David Cameron breaks away from Europe

LAST UPDATED: 23 Jan, 2012 @ 09:09
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David Cameron breaks away from Europe

IN a groundbreaking move British Prime Minister David Cameron has broken away from Europe by refusing to sign a treaty to save the single currency.

The controversial move – that followed 10 hours of talks last night – has sparked debate over Britain’s future in the European Union and caused a standoff with German chancellor Angela Merkel, and Nicolas Sarkozy, French president.

“I really don’t believe David Cameron was ever with us at the table,” Merkel said.

And Sarkozy insisted Cameron had made ‘unacceptable’ demands.

The news has also been met with shock across Spain with people questioning what it means for the future of the European Union and the immediate debt crisis.

However Diego Lopez Garrido, Spain’s secretary of state to the EU, has been trying to put a positive spin on the talks in Brussels.

He said it was regrettable not to have Britain on side it but “better a deal between 23 member states than nothing.”

It comes just days after PM-elect Mariano Rajoy gave a speech reaffirming his commitment to the Euro project and arguing he could enact the necessary reforms to keep Spain an integral part of it.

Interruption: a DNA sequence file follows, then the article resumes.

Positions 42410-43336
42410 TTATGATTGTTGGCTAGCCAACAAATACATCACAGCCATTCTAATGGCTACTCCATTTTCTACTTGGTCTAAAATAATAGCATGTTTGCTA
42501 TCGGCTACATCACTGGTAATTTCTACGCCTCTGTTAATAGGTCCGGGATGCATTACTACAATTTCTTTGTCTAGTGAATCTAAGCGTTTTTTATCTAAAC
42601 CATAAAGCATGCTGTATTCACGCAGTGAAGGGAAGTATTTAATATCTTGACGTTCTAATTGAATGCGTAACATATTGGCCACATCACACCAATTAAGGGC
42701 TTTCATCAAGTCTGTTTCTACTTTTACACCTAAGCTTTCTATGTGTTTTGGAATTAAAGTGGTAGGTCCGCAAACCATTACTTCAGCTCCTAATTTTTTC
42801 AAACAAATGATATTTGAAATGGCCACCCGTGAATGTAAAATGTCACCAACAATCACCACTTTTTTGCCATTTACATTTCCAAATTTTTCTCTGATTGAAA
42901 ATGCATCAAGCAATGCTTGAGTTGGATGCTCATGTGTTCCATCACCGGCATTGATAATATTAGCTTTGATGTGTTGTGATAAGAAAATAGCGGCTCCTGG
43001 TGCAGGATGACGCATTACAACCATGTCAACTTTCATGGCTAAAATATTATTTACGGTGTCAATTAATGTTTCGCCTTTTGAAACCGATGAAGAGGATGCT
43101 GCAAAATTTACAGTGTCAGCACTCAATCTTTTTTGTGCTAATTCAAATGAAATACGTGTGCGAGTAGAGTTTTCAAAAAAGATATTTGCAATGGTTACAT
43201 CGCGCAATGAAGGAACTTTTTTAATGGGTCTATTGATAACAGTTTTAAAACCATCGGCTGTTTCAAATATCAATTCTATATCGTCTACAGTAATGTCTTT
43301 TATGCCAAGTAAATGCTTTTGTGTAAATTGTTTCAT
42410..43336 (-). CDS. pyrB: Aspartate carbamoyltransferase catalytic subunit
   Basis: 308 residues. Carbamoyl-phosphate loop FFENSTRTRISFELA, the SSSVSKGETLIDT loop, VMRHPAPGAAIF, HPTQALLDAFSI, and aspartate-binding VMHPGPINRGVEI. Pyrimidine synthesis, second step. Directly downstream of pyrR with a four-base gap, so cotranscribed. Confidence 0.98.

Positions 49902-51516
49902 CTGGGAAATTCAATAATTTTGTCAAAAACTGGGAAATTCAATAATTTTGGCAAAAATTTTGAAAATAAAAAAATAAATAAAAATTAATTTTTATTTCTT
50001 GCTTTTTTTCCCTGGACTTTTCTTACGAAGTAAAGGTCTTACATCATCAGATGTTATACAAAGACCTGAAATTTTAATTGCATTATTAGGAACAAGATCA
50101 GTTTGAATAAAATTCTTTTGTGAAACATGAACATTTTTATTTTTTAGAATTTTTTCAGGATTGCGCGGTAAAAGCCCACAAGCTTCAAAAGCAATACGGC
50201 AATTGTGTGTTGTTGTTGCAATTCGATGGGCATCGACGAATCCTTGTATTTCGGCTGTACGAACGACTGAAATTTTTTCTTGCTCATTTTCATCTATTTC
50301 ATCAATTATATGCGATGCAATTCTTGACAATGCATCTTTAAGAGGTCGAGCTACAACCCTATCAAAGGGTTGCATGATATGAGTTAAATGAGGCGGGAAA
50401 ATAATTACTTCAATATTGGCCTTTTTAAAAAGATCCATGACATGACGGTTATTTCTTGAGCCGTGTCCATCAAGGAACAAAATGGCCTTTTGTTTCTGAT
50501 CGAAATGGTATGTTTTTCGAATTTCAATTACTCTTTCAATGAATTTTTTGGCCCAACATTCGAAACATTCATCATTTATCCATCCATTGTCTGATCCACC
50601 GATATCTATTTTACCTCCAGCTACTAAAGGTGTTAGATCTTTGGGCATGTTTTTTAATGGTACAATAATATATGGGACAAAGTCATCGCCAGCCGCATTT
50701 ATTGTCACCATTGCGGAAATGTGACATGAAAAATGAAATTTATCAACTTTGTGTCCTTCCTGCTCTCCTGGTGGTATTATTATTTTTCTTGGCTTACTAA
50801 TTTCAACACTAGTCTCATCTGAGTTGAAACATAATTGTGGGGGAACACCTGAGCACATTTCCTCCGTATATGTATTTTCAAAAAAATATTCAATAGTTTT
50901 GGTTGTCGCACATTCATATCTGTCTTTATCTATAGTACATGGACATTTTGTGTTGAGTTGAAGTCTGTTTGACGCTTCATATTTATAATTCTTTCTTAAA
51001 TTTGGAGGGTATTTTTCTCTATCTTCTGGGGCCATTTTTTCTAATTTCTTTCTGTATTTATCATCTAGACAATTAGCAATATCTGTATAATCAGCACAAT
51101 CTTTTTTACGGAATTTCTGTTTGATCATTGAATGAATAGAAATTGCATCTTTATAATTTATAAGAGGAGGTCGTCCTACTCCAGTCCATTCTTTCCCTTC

The remaining 26 member states, including Spain, are now moving ahead with their own agreement, tying their finances together in a last ditch effort to solve the eurozone debt crisis and prevent the implosion of the single currency.

Meanwhile Cameron said he wished them well but insisted that what he decided was ‘the right thing for Britain – a tough decision but the right one’.

“My judgment was that what was on offer just wasn’t good enough for Britain. It’s better to allow those countries to do their own thing on their own,” he said.

Certainly the veto has been hailed by jubilant Tory eurosceptics.

And London Mayor Boris Johnson remarked that the Prime Minister had ‘played a blinder’.

However Labour leader Ed Miliband accused the Prime Minister of ‘letting down the country.’

“It makes us marginal to the big decisions on Europe. It is no way to run a foreign policy,” he said.

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